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Transcript
ECOLOGY
organism
population
Community
Ecosystems
abiotic
the study of the interactions
of living things and nonliving things with one
another and their environment
A single living thing. All
animals and plants are
organisms.
Organisms of the same
species living together in the
same geographical area at
the same time
Several different populations
that live together in the same
habitat or environment.
All the living (biotic) and
non-living (abiotic) things
that interact in an
environment (area).
the non-living things in an
ecosystem (sunlight, water,
rocks, climate, wind and
rain)
biotic
niche
the living things in an
ecosystem (plants, animals,
insects)
An organism’s particular
role or job in an ecosystem,
or how it makes its living
(what it eats, when it eats,
when it sleeps, the part of the
tree it lives in, etc.)
predator
organism that does the
hunting and killing and eats
all or part of another
organism
prey
organism that is hunted by a
predator and killed for food
Owl
Mouse
The sun (light energy), water,
minerals and carbon dioxide
Photosynthesis
are all absorbed by the plant.
The cycle of
The plant then uses them to
plants and how
make glucose/sugar, which is
they make
the energy/food for the plant.
energy!
Oxygen is also produced and
released into the air!
producer
consumer*
living thing that can make its
own food through
photosynthesis. (Humans can
never be producers.)
living thing that gets its
energy by eating other living
things
consumer* that only eats
herbivore
cows, horses,
plants (Organism that obtains
mice, elephants energy ONLY from producers)
carnivore
consumer* that only eats
animals
omnivore
consumer* that eats both
plants and animals
scavenger
Both a carnivorous and
herbivorous behavior in
which the scavenger feeds on
dead and decaying organic*
matter present in its habitat.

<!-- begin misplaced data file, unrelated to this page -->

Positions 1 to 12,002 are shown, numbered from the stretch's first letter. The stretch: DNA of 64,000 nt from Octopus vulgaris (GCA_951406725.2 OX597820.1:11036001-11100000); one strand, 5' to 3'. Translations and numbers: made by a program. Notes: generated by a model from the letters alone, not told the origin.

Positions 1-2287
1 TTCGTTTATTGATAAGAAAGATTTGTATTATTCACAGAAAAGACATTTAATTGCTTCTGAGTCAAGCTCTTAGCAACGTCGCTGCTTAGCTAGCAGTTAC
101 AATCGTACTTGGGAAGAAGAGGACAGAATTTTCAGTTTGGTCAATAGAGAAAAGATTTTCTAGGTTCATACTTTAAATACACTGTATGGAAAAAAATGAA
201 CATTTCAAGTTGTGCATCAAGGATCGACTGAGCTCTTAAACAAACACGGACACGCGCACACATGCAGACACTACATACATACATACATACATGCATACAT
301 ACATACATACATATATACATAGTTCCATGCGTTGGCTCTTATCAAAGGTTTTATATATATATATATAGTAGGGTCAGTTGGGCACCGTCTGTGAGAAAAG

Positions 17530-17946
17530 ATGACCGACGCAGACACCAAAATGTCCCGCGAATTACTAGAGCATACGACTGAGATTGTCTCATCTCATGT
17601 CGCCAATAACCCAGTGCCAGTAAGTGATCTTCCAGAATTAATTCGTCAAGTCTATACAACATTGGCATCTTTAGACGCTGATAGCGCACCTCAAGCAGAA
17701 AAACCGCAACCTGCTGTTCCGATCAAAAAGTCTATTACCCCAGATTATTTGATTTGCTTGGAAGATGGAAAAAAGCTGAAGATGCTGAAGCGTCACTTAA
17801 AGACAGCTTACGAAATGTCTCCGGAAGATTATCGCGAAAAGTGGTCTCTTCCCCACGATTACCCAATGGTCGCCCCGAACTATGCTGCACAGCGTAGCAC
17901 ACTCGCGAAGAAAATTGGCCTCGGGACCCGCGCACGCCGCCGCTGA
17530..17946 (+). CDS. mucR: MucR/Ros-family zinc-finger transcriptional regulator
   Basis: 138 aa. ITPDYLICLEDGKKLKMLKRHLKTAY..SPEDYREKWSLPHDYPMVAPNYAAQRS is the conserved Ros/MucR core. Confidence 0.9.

Something that is living or
was once living.
Inorganic-minerals and some
rocks. (something that has
never lived)
Organisms (fungus, mold,
bacteria and mushrooms) that
return nutrients to the soil and
break down dead
organisms. “Nature’s
recyclers”
organic*
decomposer
Turkey
Vulture
PLEASE READ: The Energy Pyramid, simple Food Chains and Food Webs all show transfer of energy
through arrows.
energy
transfer
Example:
Our body
gives off
heat. We
gain a
percentage
of energy
by eating
other
organisms.
The amount of
energy that moves
or is transferred
from one feeding
level to another as a
result of feeding
patterns of a series
of organisms. This
energy decreases as
it moves up the
pyramid.
food
chain
A path of energy
from one living
thing to another.
Energy
Pyramid
See below for
example of
how energy is
lost at each
level.
Decomposers like bacteria are necessary for all
food chains. **Notice the producer (plant) consumer (herbivore, omnivore, and
carnivore) relationship.
food web
Drawing that shows
how food chains
connect together and
their feeding
relationshipsidentify a food
chain within a food
web.
Analyze the interactions of living organisms with their ecosystems.
limiting
factor
Anything that restricts the
number of individuals living
in a population.
A resource that is so scarce
that it limits the size of a
population.
carrying
capacity
The
maximum
amount of
organisms
that can live
in an area.
rabbits,
but if there is only enough
food for ten rabbits, the population will not grow
any larger. In this example, food is the limiting
factor.
the largest population an
environment can support
-Describe and analyze how major
changes in the limiting factors
affect the carrying capacity of
organisms in an ecosystem.
See # 16 on CRT
example Test.
The environment where an
organism lives that can be
habitat
affected by the limiting
factors
Adaptation In order for animals to
Skunks-chemical
survive, they need to be able
Lizard-camouflage
Prairie dog-runs
to adapt.
away
For example, 10 rabbits may live in a habitat that
has enough water, cover and space to support 20
(Moving in large groups is a
behavioral adaptation; it helps
protect the members of the
group from predators.
The thick fur coat of an arctic